Reuters / Richard Brian
- Billionaire hedge fund manager Bill Ackman lauded Tesla and SpaceX CEO Elon Musk on the latest episode of The Knowledge Project podcast.
- “I admire people like Elon Musk, I admire people who take on unbelievable challenges and succeed,” the Pershing Square Capital boss said.
- Ackman also questioned the tech executive’s infamous Twitter habit.
- “I don’t know that Elon Musk has been the ideal public company CEO,” he said. “He had a challenging period there with his tweets.”
- Visit Business Insider’s homepage for more stories.
Billionaire investor Bill Ackman praised Tesla and SpaceX CEO Elon Musk, but questioned his Twitter habit, during an episode of The Knowledge Project podcast released on Tuesday.
“I admire people like Elon Musk, I admire people who take on unbelievable challenges and succeed,” the Pershing Square Capital boss told host Shane Parrish. “He’s someone I have enormous respect for.”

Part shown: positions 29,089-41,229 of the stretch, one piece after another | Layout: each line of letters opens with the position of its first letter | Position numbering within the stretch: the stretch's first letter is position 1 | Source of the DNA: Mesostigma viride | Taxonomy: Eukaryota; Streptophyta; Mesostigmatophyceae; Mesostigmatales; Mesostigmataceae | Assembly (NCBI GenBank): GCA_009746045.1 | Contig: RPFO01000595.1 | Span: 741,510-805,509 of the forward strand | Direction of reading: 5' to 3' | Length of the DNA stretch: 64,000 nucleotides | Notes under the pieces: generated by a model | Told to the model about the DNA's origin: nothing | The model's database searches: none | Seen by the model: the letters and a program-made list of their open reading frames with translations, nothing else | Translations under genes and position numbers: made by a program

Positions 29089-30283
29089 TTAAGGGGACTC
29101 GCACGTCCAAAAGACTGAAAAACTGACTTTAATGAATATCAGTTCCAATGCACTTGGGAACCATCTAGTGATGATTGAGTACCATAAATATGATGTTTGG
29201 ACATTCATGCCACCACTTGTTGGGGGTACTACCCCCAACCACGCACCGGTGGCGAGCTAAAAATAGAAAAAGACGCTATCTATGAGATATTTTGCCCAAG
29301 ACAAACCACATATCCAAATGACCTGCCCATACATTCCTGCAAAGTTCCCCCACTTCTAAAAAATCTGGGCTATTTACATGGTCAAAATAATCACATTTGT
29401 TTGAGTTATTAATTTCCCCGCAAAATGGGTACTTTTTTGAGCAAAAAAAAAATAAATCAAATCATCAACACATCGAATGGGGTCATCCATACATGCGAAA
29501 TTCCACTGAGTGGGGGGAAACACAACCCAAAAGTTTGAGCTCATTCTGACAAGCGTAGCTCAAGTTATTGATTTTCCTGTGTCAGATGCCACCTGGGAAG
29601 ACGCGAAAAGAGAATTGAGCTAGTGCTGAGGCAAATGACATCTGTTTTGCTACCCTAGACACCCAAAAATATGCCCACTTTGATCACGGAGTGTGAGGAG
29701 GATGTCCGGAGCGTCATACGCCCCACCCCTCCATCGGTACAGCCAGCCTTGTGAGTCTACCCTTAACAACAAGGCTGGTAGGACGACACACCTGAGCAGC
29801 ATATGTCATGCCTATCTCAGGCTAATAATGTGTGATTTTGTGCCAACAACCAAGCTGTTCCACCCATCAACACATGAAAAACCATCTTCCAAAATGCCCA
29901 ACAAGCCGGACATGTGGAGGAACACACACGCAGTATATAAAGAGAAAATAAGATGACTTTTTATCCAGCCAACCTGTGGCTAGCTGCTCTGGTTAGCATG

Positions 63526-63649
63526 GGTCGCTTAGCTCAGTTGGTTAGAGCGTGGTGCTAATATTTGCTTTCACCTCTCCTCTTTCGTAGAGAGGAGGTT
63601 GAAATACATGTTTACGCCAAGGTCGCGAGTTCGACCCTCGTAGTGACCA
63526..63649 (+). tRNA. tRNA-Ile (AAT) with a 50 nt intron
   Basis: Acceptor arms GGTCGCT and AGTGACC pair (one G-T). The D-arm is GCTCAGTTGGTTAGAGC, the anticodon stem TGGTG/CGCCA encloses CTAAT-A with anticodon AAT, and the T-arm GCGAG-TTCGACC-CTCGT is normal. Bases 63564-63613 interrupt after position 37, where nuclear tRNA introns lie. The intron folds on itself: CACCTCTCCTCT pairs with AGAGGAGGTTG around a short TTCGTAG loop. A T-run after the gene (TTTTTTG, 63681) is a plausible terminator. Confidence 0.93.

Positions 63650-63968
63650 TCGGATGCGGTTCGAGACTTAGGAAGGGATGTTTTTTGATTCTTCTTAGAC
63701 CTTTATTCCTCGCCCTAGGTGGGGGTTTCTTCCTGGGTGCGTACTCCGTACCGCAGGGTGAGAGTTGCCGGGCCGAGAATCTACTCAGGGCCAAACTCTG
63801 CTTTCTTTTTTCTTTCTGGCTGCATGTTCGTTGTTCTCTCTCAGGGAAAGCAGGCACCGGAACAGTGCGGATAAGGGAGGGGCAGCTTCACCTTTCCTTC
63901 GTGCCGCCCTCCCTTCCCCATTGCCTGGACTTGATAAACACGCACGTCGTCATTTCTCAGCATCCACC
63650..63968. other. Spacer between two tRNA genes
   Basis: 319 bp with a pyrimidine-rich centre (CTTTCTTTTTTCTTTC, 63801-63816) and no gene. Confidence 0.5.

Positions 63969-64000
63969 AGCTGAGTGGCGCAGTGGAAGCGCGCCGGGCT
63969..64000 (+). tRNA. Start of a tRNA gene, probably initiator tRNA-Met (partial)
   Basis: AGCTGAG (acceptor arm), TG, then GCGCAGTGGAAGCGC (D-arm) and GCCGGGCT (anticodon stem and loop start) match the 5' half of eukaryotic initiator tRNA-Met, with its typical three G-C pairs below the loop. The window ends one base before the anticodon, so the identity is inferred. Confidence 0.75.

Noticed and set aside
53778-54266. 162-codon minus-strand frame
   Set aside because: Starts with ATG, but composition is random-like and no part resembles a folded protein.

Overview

“The notion of building a car company to compete with the big car companies is something that on its own is fairly remarkable,” Ackman continued.
“If you do that a time when you’re building a company to launch rockets into space I think it’s even more remarkable.”
Ackman, who has never invested in Tesla, also acknowledged Musk’s history of controversial tweets. They include calling a rescue diver a “pedo guy,” claiming “funding was secured” to take Tesla private, and outlining the downsides of his workers unionizing.
“I don’t know that Elon Musk has been the ideal public company CEO,” Ackman said on the podcast. “He had a challenging period there with his tweets.”
The Pershing chief also accused Tesla short-sellers of going too far in their efforts to tank the electric-car maker’s stock price.
“I do think some of the short-sellers went beyond the role of identifying overvaluation in their attempts to actually harm a company.” Ackman said. “That’s where I think it goes beyond the pale.”
Ackman thanked Musk last month for his offer to manufacture ventilators as supplies dwindled due to the coronavirus crisis. The investor recognized the potential fallout from the pandemic as early as February, spurring him to buy $27 million in hedges for his fund.
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The hedges ballooned in value to $2.6 billion during the market meltdown, offsetting losses in Pershing’s equity portfolio and enabling it to buy more shares in Warren Buffett’s Berkshire Hathaway, Hilton, and other companies.
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